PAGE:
In addition to having substantial experience with Hitachi Data Systems' customer reference program, Jeremiah Owyang is a rapidly rising star in the world of social media. His own blog is in the top 1% according to Technorati. In his video show for the Pod network he has interviewed luminaries such as Michael Dell, Craig Newmark (craigslist founder) and Marc Canter, founder of Macromedia (now Adobe). He has been involved with or managed four Corporate Enterprise Intranets, and two extranets ranging from enterprises such as Exodus Communications, Cable and Wireless, World Savings, and most recently Hitachi Data Systems. He is also the Director of Corporate Media Strategy at PodTech Networks in Palo Alto, a company focused on Video Blogging, Podcasting and Blogging. And I'm happy to say he'll be presenting at our next Customer Reference Forum on April 24. To learn more about Jeremiah, check out his blog, Web Strategy by Jeremiah.

Today he's sharing thoughts on the rise of social media and its coming impact on reference programs.


Q: First off, what is Social Media? What is Social Networking? How are they different?

A: In the taxonomy of the Internet, "Social Media" is the larger family and "Social Networks" are a sub- class within that family. One analogy could be Social Media = all paper publications, and Social Networks are paper magazines, just one subset.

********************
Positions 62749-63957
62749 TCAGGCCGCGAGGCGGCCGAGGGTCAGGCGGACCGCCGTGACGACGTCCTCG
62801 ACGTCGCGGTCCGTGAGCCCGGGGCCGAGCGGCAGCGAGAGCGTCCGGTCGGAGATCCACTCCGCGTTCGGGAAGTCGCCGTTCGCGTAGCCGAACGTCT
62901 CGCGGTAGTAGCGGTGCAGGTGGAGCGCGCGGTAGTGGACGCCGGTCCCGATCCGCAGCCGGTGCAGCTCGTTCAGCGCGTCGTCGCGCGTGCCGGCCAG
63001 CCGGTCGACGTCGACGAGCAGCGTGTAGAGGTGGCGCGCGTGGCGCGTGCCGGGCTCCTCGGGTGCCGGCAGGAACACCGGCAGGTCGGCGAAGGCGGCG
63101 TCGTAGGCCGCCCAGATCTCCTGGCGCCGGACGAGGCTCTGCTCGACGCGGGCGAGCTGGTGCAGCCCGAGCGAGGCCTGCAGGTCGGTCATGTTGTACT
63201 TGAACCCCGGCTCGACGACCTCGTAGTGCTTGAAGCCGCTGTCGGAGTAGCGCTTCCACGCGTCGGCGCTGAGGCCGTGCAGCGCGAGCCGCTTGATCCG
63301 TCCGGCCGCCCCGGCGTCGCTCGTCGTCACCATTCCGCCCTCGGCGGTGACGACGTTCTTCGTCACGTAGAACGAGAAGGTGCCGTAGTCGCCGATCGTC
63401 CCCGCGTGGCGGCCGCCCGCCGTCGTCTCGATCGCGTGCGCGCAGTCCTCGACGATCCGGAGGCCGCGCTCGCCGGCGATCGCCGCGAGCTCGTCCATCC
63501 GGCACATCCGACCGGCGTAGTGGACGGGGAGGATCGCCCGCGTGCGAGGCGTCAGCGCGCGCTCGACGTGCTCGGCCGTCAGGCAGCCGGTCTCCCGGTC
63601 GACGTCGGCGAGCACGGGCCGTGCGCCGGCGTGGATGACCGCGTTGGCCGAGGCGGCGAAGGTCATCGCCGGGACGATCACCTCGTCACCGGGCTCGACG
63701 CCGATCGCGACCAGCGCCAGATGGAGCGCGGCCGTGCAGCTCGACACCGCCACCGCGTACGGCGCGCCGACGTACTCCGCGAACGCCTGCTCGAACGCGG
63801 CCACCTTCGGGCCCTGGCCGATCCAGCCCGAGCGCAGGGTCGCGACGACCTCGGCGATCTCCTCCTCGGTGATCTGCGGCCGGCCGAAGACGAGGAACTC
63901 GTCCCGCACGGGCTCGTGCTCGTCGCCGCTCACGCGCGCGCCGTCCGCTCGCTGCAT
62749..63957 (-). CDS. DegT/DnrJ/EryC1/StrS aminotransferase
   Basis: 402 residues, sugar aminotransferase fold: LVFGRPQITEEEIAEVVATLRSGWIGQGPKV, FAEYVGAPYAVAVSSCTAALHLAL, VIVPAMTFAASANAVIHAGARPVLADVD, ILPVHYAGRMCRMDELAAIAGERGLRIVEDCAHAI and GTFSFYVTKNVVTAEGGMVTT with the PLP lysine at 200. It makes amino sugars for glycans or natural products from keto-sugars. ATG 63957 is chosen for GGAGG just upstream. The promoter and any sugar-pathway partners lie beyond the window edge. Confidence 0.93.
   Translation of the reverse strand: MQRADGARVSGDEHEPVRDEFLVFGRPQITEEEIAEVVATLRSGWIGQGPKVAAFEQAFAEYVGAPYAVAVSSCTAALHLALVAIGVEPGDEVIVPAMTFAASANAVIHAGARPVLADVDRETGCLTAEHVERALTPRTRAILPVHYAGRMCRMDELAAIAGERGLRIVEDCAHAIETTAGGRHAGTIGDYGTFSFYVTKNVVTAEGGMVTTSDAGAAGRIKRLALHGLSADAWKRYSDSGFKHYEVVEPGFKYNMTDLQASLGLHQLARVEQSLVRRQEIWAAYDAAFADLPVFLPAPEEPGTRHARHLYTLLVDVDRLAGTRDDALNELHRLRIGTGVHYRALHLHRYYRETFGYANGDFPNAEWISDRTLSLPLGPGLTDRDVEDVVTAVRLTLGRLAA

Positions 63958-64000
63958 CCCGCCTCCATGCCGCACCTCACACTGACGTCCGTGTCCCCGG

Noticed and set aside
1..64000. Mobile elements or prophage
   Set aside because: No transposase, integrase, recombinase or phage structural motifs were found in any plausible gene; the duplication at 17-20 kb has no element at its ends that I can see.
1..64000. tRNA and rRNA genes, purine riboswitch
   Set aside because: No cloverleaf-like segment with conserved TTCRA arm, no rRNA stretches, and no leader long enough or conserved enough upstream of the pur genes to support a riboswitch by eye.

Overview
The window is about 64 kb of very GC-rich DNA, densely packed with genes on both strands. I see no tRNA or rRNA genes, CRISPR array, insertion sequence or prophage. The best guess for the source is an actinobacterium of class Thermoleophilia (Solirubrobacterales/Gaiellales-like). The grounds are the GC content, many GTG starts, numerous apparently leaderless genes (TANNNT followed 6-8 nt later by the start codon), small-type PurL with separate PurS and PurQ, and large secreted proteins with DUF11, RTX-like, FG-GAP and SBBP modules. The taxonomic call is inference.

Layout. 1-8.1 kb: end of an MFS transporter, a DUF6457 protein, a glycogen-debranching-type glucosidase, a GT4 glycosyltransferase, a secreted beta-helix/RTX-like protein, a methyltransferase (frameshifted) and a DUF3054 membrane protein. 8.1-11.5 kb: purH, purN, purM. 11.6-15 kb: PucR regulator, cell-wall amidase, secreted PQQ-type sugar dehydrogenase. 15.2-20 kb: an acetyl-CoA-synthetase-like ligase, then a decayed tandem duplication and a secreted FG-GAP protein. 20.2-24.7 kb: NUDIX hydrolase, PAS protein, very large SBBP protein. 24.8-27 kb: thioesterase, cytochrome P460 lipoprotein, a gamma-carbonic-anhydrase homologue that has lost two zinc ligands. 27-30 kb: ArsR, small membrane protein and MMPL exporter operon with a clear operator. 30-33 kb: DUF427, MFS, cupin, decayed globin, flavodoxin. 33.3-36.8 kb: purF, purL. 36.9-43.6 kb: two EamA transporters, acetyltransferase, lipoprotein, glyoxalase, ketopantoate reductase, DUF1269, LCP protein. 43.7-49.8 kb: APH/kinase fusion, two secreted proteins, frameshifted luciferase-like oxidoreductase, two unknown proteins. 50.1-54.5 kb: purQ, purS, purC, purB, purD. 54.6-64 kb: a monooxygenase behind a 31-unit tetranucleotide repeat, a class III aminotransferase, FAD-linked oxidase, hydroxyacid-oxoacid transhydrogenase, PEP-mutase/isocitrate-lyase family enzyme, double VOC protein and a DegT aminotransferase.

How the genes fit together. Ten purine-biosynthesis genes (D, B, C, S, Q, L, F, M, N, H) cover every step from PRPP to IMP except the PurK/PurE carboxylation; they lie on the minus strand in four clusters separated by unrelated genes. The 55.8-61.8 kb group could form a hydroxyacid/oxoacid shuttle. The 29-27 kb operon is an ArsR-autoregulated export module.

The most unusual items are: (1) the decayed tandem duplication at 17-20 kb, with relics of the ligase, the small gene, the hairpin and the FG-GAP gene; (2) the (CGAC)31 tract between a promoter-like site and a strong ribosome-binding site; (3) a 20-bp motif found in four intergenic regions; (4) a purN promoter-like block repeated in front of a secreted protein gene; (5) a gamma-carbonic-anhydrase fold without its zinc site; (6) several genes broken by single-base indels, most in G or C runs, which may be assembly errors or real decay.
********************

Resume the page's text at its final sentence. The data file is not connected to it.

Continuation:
Social Media is the superset and encompasses many tools such as Blogs, Podcasts, Wikis, forums, tagging software, videoblogs, mashups, as well as social networks.

When I think of "Social Networks", I think of MySpace, LinkedIn, FaceBook, Xanga, CyWord, and Club Penguin. Most of these websites require users to register, provide some profile information, and often (but not always) limit the community to participate within the confines of its domain.

Q: Will social media make marketing obsolete?

A: No, it makes savvy Marketers more relevant.

Marketers are traditional one-way message creators. With Social Media, this forces Marketers to join these conversations of communities that are forming (even if corporations don't participate) and be part of a two-way dialogue that matters.

Customers will be telling marketers exactly how they want their products, information, and services, and that is an opportunity to become better and more accurate marketers.


Q: Suppose a group of buyers start comparing notes on vendors, perhaps like a CIO user group. What should a customer reference program do about it?

A: For private user groups, this is a challenge. I would recommend creating open feedback mechanisms using social media forums or blogs to encourage members of these private user groups to offer their opinion or group findings. It's in their best interest to tell vendors what they think of them, so vendors can improve their offerings over time.